LRP - Licenses

LRP - Regulations

LRP - Permits

Recreation - Statewide

Recreation - Trapping

Recreation - Fishing

Recreation - Hunting

Env. Protection - Management

Env. Protection - Emergency

Env. Protection - Resources

To sign up for updates or to access your subscriber preferences, please enter your contact information below.



 
Wisconsin Wildlife Action Plan graphic
Explore
Wisconsin's natural communities
Learn
about Species of Greatest Conservation Need
Review
conservation actions for SGCNs and natural communities
Download
datasets, documents, figures and maps
Frequently asked questions about the Wisconsin Wildlife Action Plan
Contact information
For more information on the Wisconsin Wildlife Action Plan, contact:
Shari Koslowsky
WWAP coordinator
608-261-4382

Conservation Opportunity Areas and Wisconsin's Ecological LandscapesWisconsin Wildlife Action Plan

example megaphoto on topic content page

Quick Links - COA information [csv]

What is a Conservation Opportunity Area (COA)?

Conservation Opportunity Areas (COA) help to answer one of the questions most frequently asked by landowners and organizations that want to help SGCN and their habitats—where?

COAs are places on the landscape that contain significant ecological features [PDF], natural communities or SGCN habitat for which Wisconsin has a responsibility for protecting and conserving when viewed from a global, continental, upper Midwest regional or state perspective. They are some of the best places in our state to implement the conservation actions described in the WWAP.

COA maps by Ecological Landscape

Download PDF maps of Conservation Opportunity Areas by ecological landscape. The maps include both aquatic and terrrestrial COAs and the scale of their ecological significance. Note that COAs representing large diffuse areas may not appear on these maps. Unmapped COAs are identified with "U" in the COA database.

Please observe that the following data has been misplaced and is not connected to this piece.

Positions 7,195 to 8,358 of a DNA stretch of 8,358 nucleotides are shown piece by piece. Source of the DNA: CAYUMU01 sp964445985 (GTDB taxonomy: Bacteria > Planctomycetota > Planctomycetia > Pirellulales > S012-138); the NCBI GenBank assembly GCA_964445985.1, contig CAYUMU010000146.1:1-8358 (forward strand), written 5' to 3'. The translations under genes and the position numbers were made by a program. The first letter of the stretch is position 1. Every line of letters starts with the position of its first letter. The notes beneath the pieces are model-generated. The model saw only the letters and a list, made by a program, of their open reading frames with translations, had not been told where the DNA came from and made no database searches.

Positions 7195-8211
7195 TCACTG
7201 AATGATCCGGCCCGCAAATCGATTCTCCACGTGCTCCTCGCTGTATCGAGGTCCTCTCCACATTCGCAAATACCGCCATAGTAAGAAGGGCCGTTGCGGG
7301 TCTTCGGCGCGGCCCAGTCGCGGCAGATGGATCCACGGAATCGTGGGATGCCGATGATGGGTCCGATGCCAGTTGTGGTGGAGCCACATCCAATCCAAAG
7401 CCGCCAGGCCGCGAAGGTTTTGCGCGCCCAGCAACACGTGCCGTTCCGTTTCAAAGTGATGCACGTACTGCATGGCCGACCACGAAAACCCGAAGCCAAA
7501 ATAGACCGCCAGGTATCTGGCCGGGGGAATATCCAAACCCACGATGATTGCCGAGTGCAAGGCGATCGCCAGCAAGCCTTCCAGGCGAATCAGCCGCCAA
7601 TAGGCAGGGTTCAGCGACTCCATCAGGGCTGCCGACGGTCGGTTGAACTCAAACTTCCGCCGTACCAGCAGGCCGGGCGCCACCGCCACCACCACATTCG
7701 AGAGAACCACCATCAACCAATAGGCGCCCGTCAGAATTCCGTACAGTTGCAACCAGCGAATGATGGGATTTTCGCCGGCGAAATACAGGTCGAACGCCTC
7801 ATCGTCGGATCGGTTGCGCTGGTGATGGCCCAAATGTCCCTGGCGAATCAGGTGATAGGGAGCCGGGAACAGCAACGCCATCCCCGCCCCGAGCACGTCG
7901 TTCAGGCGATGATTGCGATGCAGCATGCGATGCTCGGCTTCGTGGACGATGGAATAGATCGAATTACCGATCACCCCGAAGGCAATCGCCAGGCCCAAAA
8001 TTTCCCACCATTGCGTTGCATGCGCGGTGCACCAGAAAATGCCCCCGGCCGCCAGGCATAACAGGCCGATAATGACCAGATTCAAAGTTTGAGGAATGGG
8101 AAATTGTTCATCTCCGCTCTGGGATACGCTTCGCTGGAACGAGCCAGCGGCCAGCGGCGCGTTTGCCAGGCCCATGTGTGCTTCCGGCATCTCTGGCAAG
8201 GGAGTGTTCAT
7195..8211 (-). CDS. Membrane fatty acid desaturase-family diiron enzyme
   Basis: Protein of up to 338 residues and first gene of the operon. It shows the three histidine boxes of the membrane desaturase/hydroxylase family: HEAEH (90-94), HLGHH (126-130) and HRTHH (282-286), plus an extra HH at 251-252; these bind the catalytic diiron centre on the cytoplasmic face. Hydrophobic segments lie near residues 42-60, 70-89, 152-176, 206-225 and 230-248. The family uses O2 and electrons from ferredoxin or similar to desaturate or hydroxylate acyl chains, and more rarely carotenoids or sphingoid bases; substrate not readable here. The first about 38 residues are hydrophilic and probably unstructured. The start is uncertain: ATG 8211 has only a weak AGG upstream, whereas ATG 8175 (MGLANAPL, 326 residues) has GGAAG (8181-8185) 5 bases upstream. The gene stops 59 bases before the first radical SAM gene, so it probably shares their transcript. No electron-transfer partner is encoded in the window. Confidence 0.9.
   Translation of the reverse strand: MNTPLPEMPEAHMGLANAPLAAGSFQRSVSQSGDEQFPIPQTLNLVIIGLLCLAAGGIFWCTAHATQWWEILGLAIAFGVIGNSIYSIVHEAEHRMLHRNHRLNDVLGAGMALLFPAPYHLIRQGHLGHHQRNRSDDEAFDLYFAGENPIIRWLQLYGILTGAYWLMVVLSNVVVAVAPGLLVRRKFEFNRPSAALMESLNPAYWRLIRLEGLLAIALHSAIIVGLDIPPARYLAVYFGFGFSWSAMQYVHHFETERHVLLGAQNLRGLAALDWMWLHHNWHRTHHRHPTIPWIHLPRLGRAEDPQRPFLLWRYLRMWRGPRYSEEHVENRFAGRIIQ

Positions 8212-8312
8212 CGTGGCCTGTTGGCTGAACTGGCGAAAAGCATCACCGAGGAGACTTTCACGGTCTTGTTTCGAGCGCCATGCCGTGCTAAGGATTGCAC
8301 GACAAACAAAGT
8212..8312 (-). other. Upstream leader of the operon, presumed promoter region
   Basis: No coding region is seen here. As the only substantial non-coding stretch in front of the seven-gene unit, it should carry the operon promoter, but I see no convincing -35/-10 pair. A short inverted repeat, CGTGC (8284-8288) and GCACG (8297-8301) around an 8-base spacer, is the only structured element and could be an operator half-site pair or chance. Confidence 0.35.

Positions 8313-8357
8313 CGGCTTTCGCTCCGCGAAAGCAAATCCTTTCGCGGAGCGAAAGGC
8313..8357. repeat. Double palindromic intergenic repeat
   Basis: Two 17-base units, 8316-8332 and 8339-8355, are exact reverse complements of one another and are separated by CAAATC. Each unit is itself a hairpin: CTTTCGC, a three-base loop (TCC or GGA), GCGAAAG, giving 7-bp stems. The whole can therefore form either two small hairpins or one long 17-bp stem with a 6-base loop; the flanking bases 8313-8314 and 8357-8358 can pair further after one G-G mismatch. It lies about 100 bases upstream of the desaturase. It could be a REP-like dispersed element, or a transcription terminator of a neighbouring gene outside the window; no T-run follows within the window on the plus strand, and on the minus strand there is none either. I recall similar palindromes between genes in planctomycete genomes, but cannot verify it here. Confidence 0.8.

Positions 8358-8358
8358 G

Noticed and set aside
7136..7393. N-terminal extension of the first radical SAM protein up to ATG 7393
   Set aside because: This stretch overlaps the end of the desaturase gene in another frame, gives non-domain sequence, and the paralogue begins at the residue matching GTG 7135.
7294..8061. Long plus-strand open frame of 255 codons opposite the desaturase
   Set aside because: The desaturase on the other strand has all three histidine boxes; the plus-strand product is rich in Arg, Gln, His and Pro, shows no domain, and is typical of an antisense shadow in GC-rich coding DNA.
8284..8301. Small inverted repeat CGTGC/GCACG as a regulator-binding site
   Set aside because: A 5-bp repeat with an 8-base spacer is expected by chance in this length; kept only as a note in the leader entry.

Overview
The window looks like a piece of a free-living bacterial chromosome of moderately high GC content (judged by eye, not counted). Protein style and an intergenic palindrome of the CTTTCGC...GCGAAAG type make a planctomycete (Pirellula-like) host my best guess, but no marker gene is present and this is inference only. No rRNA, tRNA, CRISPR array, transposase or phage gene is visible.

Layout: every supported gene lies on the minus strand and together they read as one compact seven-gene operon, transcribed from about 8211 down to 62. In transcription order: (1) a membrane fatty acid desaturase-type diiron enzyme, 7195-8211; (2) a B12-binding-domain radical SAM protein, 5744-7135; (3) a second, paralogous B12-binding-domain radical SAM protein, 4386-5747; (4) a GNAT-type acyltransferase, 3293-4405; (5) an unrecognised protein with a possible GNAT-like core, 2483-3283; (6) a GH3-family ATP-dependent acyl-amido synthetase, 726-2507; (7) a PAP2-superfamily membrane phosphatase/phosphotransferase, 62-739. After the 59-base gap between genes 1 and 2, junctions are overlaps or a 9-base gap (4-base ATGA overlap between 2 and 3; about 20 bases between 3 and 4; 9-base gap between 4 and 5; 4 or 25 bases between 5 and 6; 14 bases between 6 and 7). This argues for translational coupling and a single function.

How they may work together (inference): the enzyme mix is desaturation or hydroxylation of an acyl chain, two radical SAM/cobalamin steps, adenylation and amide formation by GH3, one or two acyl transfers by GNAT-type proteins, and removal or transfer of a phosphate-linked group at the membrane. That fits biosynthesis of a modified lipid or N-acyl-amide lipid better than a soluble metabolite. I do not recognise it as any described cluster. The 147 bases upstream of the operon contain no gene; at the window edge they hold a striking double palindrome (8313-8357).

Other resources for conserving SGCNs and their habitat on the landscape

Opportunities to protect or restore habitat for Wisconsin’s SGCNs exist throughout the state. In addition to COA maps, the WWAP-related resources described below and related links listed on the side of this page can also be used to identify species and habitat targets on the landscape and make decisions about conservation actions.

The COA database [CSV] provides a list of possible and observed SGCNs, natural communities and other ecological features and designations associated with each of the current 213 COAs.

The Natural Heritage Inventory (NHI) Public Portal is a free online mapping application for landowners planning on-the-ground projects (e.g., rural development, prairie restoration, utility maintenance or lake drawdown). It can show the proximity of your property or project to recorded occurrences of endangered, threatened and special concern animals and plants, natural communities and other unique features.

COAs, ecological data and maps by county provide a local source for species, soil, hydrological, vegetation and other characteristics that are important for successful conservation.

The ecological priorities tables [PDF] help to identify sites or targets for conservation action in each of Wisconsin’s 16 ecological landscapes. They identify those situations on sites where the associations scored between SGCNs, natural communities and ecological landscapes are maximized at the same time.

  • There is a high (H) or moderate (M) degree of probability that the SGCN is associated with the ecological landscape, the SGCN-EL score = 3 or 2 (H or M) AND
  • The SGCN is significantly or moderately associated with the natural community, the SGCN-NC score = 3 or 2 (H or M) AND
  • The ecological landscape represents a major opportunity to manage or sustain that natural community, the NC-EL score= 3 (H)

Getting started

Ecological landscapes are mosaics of natural, agricultural and developed land cover. For any given natural community, some landscapes represent major opportunities for management and restoration and others are less important. In addition to a species' probability of occurring in an ecological landscape, species have different levels of association with different natural communities that may be found in that landscape. For example, Franklin's ground squirrels are highly associated with oak barrens and pine barrens, but are moderately associated with dry-mesic prairies.

To begin understanding your site's potential use the resources on this page to check:

  • whether the site overlaps, is adjacent to or connected with a COA by waterways, agricultural or forest lands, utility or transportation right's-of-way or undeveloped lands;
  • what the NHI portal and COA database say about which species or habitats are most likely to be present and benefit by conservation actions near your site;
  • whether the map of Ecologically Signification Places for the ecological landscapes in that county show conservation sites or natural areas nearby;
  • which plants, animals and natural communities are already on your site and how well they match up with the ecological priorities table (could your site be a conservation opportunity area?); and
  • conservation actions for the natural communities and species on or near your site as a starting point for a conservation plan.
Last revised: Tuesday January 10 2017